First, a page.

When I lived in a village away from any frequent contact with white people, the black people of my community took me in with warmth and true friendship. Hardly a white-hating experience. Sadly, the year after I left a fellow (white) volunteer was killed whilst dropping off one of her (black) colleagues. A sad event. Not indicative of RSA. Rather of a mob mentality, which happens anywhere.

  3. Julia:

    Thanks for stopping by here and your intelligent comment, appreciate it a great deal and of course, you're right.

    It is only when, for me anyway, the news turns its beady eye onto a subject I have some knowledge in or care for that it occurs to me how bad it is at doing its job, how it is, in your words, bluffing.

    And I am in total agreement with regards to the shades of grey, this is how I view most of modern life, it is complex but yet, perversely, we seem to be moving backwards with regards to our abilities to digest and appreciate complexity.

    Thanks again for stopping by.


    Bad and good everywhere yes but I get the feeling that many in our Western media and indeed society, view non-whites with a degree of suspicion, as if at any moment they will fulfil racist stereotypes of brutality and being ungovernable.

    A real shame we have moved such a few, poxy steps, forward...if at all.

  4. You're most welcome Daniel, mind you, it was a very intelligent and thought-provoking post to start with :)

    I think your reply to Ellie's point is also a good one and would have to agree with that too. Take, for example, Haiti, where there were a good few reporters in the country waiting with slightly too much anticipation for the "unfortunate victims" to start running amok as it would fit their narrative and "make for some really dramatic images for the 6, yeah?"

    They spend so much time covering the minute-by-minute stuff that they forget that to understand most of what's happening you need the perspective of a couple of centuries. So as you can tell, I think the News is getting more stupider, but then who does that reflect most badly on: them? Or us?

    - Julia

  5. It is a great shame that we live in a time that demands a flipping off of centuries old perspective, to sate short attention spans and our media's dereliction of duty.

    As to whose fault it is, I think both parties can shoulder some blame, we get what we deserve but I also think that big business is playing a greater role in our news and its influence, as well as political toadying, is doing great harm to our news providers.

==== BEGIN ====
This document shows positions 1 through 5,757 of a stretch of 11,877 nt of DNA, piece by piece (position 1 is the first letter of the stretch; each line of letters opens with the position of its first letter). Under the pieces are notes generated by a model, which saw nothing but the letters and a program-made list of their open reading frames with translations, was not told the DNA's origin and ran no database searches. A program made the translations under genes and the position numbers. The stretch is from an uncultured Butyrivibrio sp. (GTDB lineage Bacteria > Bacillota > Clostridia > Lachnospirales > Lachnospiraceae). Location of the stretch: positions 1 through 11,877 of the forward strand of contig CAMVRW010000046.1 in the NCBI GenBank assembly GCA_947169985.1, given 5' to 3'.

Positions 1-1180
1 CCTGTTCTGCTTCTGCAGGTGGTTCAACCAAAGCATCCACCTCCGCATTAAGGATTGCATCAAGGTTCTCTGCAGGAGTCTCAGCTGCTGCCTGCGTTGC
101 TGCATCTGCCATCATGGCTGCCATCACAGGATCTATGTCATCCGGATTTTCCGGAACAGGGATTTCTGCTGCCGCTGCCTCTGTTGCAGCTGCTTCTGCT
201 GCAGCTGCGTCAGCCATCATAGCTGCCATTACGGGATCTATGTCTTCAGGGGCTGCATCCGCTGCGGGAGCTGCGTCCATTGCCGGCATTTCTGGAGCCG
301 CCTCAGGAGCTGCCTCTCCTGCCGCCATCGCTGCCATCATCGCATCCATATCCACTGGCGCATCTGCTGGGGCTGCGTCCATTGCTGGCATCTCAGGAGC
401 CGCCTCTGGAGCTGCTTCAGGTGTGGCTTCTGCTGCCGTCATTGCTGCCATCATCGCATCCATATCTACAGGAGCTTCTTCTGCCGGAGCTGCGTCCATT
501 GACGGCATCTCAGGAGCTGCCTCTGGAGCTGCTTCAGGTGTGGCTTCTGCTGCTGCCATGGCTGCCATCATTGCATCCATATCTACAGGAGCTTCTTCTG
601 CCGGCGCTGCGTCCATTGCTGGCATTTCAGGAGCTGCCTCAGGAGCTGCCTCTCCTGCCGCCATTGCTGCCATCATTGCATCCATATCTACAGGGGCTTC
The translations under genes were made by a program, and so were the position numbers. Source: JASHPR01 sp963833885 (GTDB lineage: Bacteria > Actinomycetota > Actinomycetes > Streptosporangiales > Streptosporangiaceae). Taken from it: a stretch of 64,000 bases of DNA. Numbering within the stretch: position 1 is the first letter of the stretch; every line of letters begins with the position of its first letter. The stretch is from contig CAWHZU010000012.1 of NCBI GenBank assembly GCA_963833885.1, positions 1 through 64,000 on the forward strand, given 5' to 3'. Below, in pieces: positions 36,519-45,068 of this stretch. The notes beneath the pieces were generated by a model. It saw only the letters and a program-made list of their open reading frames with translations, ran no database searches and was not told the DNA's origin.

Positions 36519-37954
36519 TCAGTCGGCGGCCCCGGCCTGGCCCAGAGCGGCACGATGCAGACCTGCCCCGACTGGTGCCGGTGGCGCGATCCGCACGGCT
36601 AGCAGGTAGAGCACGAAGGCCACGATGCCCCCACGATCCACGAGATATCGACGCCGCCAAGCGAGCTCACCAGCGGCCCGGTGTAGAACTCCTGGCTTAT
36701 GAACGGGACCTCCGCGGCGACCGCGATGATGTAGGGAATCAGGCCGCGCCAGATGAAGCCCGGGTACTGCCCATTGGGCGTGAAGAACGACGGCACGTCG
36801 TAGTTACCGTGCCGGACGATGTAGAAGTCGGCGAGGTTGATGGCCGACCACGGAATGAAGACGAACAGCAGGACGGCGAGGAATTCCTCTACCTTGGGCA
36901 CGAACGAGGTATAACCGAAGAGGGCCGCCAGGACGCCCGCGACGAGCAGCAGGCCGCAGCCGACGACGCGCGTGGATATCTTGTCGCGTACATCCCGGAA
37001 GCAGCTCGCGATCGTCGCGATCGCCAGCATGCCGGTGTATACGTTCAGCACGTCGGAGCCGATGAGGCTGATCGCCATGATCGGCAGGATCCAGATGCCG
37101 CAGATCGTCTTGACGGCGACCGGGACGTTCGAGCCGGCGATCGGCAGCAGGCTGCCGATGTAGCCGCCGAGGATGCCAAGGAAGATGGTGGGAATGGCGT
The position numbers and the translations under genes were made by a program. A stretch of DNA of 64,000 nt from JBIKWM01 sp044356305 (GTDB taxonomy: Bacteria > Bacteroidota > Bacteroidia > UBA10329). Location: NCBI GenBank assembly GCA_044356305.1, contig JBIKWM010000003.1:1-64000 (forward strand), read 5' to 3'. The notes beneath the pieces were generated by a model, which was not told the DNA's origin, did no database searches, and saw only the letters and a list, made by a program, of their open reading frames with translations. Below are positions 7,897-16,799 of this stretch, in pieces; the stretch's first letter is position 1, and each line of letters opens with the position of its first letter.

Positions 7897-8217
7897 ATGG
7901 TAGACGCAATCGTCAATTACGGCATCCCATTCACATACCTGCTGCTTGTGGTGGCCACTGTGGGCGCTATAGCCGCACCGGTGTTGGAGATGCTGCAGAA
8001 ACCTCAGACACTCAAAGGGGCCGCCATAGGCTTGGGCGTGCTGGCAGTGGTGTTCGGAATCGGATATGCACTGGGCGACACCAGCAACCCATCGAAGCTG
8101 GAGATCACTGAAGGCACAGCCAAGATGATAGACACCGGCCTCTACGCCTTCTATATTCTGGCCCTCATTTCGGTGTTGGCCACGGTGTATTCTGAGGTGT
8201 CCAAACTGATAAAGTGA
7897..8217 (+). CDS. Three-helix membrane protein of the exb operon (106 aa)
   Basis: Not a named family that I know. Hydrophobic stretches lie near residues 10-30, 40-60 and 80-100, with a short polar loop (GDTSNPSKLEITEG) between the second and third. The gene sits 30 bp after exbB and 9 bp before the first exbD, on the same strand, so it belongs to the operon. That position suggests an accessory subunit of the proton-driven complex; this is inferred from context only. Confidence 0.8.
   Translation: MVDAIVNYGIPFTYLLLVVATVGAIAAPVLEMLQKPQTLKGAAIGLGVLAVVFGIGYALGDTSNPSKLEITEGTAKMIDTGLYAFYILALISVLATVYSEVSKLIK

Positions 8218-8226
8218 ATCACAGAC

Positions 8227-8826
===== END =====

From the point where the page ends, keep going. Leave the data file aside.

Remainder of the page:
6. Eugène Terre-Blanche may have been murdered after trying to fuck a black boy in the ass...I think it quite a poetic death, really. He was my favourite racist. I liked his big horse and his feathered hat. I would love to have a big horse and feathered hat like that.

    Roll on the World Cup and those high profile tourist robbery murders... zzzzz...

  7. You're a funny man Darren and yes, it'll be a real blast to watch those reports won't it?

    I hate the news.

  8. I've never been to South Africa and to be honest, the non-stop drip, drip, drip of bad news stories has had an effect on the way I view safety in that country. Yet I know several (white) South Africans through work and they love the place.

    What prompted me to write on this post though was to do with a series of adverts being run on the South African sports channels we get here. They are all set up as a black South African reminiscing about SA2010 some 20 or so years later and what a wonderful memory it had left them. Now that's fine so far as it goes, but every one of them is set up with the protagonist perched in front of some tin roofed shack, presumably in a shanty town of some sort. Perhaps I'm over analysing, but if that's the level of progress SA's own media percieves for its people over that timespan, then I'm not overly surprised that the place is suffering in the public perception elsewhere in the world.

  9. Indeed, great spot and much of the advertising how played to racist stereotypes of the 'happy Negro' living in a shack, satisfied with their lot.

    Speaks volumes of what they are trying to sell.